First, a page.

A Day at the Beach

So that’s the title. I think there’s enough of a mix of familiarity and irony in it for it to be a good enough title.

“At the horizon the sea and sky merge with the morning light to form an unbroken gray wall. Closer to shore the water identifies itself through eddies and whitecaps while the sky is distinguished by somber clouds and circling gulls. The morning light however is ubiquitous and colours everything equally with its pale brush. The reporter stands on the dock resting his elbows on the worm-eaten balustrade, his hands clasped before him against the cold.”

That’s the introduction I wrote before. I don’t mind it although the reporter won’t be the protagonist, rather it will be “the man” (there’s a character name for you).

Rough outline:

(a) the man and the reporter converse on the deck or bar or cafe or whatever it is (restaurant patio?) – a lot of space spent on setting and tone, sees the boats along the shore, reporter is given a chance to reveal personality and mannerisms through dialogue and incidental action;

(b) the man goes out onto the beach where he intercepts the old man on his way to the boats; dialogue ensues; quote from the old man “don’t try to tell me about Jesus, son; I’ve known him longer than you and if He’s taught me one thing it’s the importance of making a graceful exit.” This section is based on the anti-euthanasia argument that it’s against God, et cetera;

(c) brief interlude as the old man goes to the boats and paddles out into the bay; the woman appears also headed towards the shore;

(d) second interception as the man opens a dialogue with the woman; the woman is his wife but I don’t want to make that immediately obvious – more of a reveal moment for the reader to come to; this section focuses more on the arguments about those left behind – counter argument is that at some point you have to look out for number 1 (well, I won’t phrase it that way but you get the idea); possible quotes from the woman? “this isn’t about you any more,” something about pain? My thought is that where the old man was killing himself just because he was very old, in this case the woman wants to die because of an unspecified condition causing chronic pain; admittedly this is going to be a tough one to write – maybe less dialogue and more concrete evocative? She touches his face, the trembling of her arm leaving short sharp traces of her fingertips across his cheek. Maybe not. Anyhow…

(e) interlude number duos – the woman goes to the boats, the man should help her in but doesn’t and the boatwright watches him for a moment silently before going himself to help her. He wades out a short distance with her before the water is deep enough to take the paddle and then she makes her way slowly and painfully out into the bay; the man stands on the beach for a long time watching the boat disappear into… the sunset? The gathering gloom? Something;

(f) we wrap up on the deck/bar/cafe again; the reporter is prodding for details for his story; the man is sombre and uncommunicative; the report possibly indicates his realization that the man knew the woman – sees wedding ring? “Ah I get it,” “you’ve got to learn to take the good with the bad my friend,” the reporter is selfish but says some true things relative to the theme despite himself. Possibly something in here about a chipped mug I was thinking of introducing earlier — the man returns to the deck but won’t drink from it for fear of cutting his lip and discards it… that might or might not work as a symbol. Do I need a symbol in here? The boats and the island are symbols, or metaphors I suppose more than symbols.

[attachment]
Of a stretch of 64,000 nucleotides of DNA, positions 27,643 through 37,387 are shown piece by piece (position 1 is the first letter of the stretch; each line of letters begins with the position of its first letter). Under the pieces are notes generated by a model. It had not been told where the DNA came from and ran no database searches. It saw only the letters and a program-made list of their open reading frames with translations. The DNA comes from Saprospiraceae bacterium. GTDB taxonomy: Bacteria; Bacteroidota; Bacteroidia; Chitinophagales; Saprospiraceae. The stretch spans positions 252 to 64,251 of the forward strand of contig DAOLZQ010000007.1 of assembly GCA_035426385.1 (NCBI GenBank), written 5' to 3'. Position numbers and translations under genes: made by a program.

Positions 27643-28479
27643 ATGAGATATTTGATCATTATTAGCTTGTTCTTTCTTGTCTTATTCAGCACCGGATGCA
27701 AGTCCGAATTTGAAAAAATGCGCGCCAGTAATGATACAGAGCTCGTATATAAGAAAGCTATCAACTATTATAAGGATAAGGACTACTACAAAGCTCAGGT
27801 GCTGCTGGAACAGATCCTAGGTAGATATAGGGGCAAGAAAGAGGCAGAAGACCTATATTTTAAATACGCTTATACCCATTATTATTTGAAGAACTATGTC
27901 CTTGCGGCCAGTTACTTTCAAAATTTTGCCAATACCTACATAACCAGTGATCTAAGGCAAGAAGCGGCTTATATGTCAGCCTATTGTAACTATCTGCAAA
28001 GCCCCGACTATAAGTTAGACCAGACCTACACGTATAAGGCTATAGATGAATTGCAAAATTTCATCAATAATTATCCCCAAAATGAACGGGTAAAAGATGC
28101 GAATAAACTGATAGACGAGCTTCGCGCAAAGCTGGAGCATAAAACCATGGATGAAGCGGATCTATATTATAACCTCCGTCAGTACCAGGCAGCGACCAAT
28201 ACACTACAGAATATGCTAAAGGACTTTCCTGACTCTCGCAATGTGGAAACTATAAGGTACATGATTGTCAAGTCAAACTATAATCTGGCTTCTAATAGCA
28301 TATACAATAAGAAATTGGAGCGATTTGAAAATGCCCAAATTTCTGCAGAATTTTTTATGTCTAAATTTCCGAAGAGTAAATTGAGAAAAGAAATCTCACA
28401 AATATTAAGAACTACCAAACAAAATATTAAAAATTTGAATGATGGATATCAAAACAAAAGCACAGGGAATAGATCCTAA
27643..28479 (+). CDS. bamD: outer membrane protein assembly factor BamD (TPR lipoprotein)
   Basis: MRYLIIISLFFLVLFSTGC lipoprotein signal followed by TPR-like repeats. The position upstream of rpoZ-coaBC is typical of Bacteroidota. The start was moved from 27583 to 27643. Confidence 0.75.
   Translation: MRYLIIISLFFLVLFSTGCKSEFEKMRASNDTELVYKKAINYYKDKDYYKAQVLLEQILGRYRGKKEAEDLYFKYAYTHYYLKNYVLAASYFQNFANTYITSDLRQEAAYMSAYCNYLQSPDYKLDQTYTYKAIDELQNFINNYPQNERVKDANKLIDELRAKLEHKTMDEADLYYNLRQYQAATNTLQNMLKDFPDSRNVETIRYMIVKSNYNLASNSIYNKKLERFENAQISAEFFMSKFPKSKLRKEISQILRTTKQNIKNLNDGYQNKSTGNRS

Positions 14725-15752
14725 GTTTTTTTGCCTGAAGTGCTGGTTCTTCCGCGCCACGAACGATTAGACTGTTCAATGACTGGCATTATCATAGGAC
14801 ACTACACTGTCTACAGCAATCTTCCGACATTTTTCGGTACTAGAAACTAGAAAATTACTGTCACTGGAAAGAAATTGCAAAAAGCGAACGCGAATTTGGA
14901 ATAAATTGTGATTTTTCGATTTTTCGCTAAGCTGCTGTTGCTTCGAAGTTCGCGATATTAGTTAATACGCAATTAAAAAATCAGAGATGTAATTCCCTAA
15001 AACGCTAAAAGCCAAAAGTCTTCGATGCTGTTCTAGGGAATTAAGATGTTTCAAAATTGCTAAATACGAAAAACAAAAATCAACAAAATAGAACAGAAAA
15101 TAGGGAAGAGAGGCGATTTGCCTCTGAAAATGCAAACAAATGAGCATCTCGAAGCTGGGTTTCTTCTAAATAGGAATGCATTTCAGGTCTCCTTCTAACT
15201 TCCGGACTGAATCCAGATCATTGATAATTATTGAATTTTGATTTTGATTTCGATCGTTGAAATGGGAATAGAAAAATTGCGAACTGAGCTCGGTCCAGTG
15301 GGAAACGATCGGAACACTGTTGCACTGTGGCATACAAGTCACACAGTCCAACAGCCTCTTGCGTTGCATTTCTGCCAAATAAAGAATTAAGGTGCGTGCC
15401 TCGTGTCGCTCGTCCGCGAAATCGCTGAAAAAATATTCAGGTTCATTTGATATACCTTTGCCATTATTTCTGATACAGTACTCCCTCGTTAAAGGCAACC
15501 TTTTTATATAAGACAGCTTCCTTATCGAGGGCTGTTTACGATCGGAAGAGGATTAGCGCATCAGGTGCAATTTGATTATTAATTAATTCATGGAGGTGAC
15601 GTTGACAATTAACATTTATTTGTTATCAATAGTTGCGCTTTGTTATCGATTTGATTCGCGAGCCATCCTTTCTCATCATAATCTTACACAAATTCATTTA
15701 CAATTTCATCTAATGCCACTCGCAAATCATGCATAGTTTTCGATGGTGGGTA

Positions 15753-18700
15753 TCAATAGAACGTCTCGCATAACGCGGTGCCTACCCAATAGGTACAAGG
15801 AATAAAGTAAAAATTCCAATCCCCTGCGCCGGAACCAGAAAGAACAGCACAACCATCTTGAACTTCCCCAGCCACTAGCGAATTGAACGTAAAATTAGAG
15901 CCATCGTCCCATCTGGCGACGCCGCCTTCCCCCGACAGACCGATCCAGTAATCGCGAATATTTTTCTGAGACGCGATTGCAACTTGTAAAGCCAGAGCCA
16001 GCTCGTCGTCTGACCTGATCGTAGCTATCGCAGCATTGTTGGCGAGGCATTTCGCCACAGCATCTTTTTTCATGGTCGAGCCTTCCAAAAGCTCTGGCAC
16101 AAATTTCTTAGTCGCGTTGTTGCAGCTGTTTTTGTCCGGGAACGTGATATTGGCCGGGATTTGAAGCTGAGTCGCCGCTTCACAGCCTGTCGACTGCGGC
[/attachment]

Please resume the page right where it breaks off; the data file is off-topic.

Let’s think about this. The conflict here is ostensibly man vs man as the man tries to stop people from going; in reality there’s no conflict there and it’s really the man vs himself as he tries to come to terms with his wife’s death. So, if we stick a symbol in there it should be about that conflict, and say something about whether he’s won or not; I’m thinking not, his wife booked out of there but he never came to terms with it, not even to help her into the boat; so what’s a good symbol for that? The cup thing… I dunno… he has a chipped cup, it’s imperfect, he isn’t happy with it – assuming the cup is a symbol of an imperfect life that seems backwards – he’s the one asking people to carry on; could be irony? He isn’t willing to drink from the chipped mug just like these people aren’t willing to go on with unlivable lives. I don’t mind that. Closing diologue then is something like reporter: “you aren’t going to finish that?” they aren’t drinking coffee I don’t think –  it’s beer (maybe more specific – ale, lager, pilsner, something new englandish?); “I haven’t even tasted it,” the man, “I’m likely to cut my lip on this chipped cup she brought me;” reporter: “a good pint of beer languishing for want of an unchipped mug? You need to learn to take the good with the bad my friend.”

 

The scene between the man and the woman is going to be a fucking bitch to write, but otherwise I think this might be alright.

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Continuing the Tale

At the horizon the sea and sky merge with the morning light to form an unbroken gray wall. Closer to shore the water identifies itself through eddies and whitecaps while the sky is distinguished by somber clouds and circling gulls. The morning light however is ubiquitous and colours everything equally with its pale brush. The reporter stands on the dock resting his elbows on the worm eaten balustrade, his hands clasped before him against the cold.

Not the worst beginning to a story I’ve ever written. I like the melancholy atmosphere it creates. The story needs to be about something to be worth reading, though. (Or writing, for that matter). Here are some thoughts: